Vitiligo research and treatment methods have made considerable advancements in this decade. Vitiligo research is focused on repigmentation with melanocytes, stem cell transplantation and genetics of vitiligo.
Vitiligo research on autologous melanocyte transplantationAutologous melanocyte transplantation is being done by harvesting the normal melanocytes of the patient and transplanting them on to the affected skin area.
Very good results are being seen after 6 months with more than 90% success.
Further research is being done to improve on the bio-technology and the methodology for the transplantation.
Comparative evaluation of direct melanocyte transplant versus cultured melanocyte transplant is being made.
Vitiligo research on transplantation of melanocyte stem cells from hair follicleIn this new area of vitiligo research, ways to overcome the limitations in autologous melanocyte transplantation are being probed.
The limitations are in invasive tissue sampling and in cumbersome melanocyte extraction and culture procedures.
It is found that the hair follicle melanocytes apart from migrating up a hair follicle and giving it colour, are also capable of moving out to the surrounding melanin deficient epidermis.
Further it is found that undifferentiated melanocytes or stem cells are present in the outer root sheath of hair follicle.
The transplantation of these stem cells will repopulate the deficient skin with active melanocytes. This area requires further investigation and refining.
Vitiligo research on stimulating deeper perifollicular melanocytes by focused ultraviolet B rays of 311 (nm) with optic fibreIn the UVB therapy for leucoderma further strides have been made on the delivery of the rays. General exposure has been found to hasten the photo-aging of the skin.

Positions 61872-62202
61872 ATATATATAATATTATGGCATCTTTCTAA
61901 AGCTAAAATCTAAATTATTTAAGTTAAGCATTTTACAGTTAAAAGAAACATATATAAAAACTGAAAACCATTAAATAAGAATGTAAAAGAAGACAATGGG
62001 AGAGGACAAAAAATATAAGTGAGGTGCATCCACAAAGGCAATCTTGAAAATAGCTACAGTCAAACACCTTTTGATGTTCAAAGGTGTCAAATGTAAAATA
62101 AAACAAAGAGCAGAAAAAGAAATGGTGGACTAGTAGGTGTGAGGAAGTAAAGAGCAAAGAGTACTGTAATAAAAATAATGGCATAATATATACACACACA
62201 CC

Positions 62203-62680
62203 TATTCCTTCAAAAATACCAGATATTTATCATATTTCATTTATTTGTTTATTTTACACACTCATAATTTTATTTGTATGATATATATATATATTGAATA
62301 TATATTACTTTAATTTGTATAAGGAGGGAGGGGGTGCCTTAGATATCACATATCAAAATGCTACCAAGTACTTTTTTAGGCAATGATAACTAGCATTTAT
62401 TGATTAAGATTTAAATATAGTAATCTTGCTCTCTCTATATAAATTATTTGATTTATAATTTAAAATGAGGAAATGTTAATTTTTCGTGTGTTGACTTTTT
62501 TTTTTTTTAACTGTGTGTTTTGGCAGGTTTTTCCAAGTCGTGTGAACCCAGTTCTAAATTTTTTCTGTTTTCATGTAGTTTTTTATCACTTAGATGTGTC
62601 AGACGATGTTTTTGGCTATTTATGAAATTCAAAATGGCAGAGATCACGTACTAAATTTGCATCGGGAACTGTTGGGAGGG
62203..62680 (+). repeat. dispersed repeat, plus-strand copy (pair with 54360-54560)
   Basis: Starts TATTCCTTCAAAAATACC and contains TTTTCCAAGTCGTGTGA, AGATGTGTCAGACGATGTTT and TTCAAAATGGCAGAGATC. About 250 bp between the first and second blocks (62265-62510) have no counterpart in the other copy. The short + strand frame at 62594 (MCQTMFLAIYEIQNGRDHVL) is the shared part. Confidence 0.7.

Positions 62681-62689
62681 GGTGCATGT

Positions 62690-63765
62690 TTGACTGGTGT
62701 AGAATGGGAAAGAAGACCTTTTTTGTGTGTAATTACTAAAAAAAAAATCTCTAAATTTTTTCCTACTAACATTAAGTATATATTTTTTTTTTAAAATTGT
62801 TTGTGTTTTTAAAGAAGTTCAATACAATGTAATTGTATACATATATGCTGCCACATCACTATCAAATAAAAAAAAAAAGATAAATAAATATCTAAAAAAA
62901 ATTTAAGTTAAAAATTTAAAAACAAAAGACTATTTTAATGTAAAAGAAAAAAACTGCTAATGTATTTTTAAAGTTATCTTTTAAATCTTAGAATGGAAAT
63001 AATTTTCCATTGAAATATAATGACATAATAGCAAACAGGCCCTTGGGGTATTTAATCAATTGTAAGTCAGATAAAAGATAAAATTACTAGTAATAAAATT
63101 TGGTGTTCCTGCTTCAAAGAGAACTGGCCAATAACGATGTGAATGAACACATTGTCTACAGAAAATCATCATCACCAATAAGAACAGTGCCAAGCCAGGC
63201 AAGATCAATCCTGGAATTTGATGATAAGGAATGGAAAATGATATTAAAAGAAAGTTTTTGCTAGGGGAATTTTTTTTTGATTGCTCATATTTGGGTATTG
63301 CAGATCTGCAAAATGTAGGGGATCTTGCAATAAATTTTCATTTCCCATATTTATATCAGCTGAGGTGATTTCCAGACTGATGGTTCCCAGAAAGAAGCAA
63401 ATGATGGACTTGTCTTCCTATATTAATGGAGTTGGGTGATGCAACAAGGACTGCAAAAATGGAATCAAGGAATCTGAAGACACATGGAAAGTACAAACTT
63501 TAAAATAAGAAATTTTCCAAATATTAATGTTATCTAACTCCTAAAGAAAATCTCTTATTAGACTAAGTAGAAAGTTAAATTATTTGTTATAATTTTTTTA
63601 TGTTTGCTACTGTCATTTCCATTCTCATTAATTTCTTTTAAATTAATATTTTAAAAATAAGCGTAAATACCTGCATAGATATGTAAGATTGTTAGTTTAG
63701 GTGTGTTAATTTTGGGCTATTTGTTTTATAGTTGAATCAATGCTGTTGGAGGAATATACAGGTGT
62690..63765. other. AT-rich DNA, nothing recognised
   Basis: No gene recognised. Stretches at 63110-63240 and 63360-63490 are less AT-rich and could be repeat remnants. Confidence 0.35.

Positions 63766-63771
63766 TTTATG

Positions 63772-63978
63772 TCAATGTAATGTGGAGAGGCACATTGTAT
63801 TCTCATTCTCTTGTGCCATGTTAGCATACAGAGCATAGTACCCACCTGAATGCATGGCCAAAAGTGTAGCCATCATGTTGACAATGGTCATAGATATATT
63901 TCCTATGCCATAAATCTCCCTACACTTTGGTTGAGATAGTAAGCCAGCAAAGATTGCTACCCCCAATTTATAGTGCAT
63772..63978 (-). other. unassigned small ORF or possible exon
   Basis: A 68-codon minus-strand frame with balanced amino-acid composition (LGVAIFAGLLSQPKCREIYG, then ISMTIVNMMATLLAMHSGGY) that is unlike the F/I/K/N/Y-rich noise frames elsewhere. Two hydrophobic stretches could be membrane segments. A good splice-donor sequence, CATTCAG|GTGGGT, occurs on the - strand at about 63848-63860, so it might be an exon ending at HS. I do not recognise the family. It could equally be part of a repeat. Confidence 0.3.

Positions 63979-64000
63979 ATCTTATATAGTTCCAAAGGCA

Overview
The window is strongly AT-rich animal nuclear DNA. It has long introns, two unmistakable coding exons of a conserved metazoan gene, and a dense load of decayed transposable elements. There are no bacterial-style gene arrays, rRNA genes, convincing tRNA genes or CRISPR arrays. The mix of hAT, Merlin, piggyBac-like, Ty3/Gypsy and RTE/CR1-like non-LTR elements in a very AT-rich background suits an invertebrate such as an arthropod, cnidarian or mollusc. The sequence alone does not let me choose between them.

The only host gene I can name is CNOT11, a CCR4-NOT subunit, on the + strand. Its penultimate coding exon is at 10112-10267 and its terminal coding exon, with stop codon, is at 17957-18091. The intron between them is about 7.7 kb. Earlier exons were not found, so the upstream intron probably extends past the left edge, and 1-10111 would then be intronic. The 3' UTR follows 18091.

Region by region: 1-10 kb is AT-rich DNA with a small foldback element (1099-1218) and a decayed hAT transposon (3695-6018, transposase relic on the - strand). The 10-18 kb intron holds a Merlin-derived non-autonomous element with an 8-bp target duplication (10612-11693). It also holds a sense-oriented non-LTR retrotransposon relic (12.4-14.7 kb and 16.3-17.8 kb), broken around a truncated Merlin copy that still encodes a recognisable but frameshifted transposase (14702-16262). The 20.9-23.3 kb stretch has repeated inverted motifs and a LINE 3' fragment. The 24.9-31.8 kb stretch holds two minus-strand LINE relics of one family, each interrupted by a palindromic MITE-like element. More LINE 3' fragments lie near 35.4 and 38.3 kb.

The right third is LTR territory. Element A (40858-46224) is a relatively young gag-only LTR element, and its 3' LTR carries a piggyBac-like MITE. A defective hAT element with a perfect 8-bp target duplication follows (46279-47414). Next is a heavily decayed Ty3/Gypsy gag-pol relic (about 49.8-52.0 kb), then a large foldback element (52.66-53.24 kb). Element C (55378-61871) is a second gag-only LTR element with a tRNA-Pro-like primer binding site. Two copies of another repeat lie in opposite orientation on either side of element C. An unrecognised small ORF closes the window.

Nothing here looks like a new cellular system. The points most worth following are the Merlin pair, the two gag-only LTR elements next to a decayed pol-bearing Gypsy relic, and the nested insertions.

In the latest method now being used and perfected is the apt selection of the required wavelength of Uv rays and its delivery mechanism.
Instead of generalised exposure of the affected area with the UVB rays, filters and methods are being evolved to only deliver UVB rays of 311[nm] and reduce the ill-effects of the full spectrum.
Further it is found that the melanocytes in the deeper perifollicular area are not affected by the causative factors of vitiligo.
These dormant melanocytes are selectively stimulated to proliferate and produce melanin.
The UVB rays are delivered by a optic fibre with control for the extent and duration of exposure.
Vitiligo research on genetic predisposition to the diseaseResearch is in progress to identify the deregulated genes giving rise to depigmentation.
About 800 genes have been identified for the hereditary affliction of this disorder.
The genetic association of this disorder with inflammatory diseases and autoimmune diseases is being probed.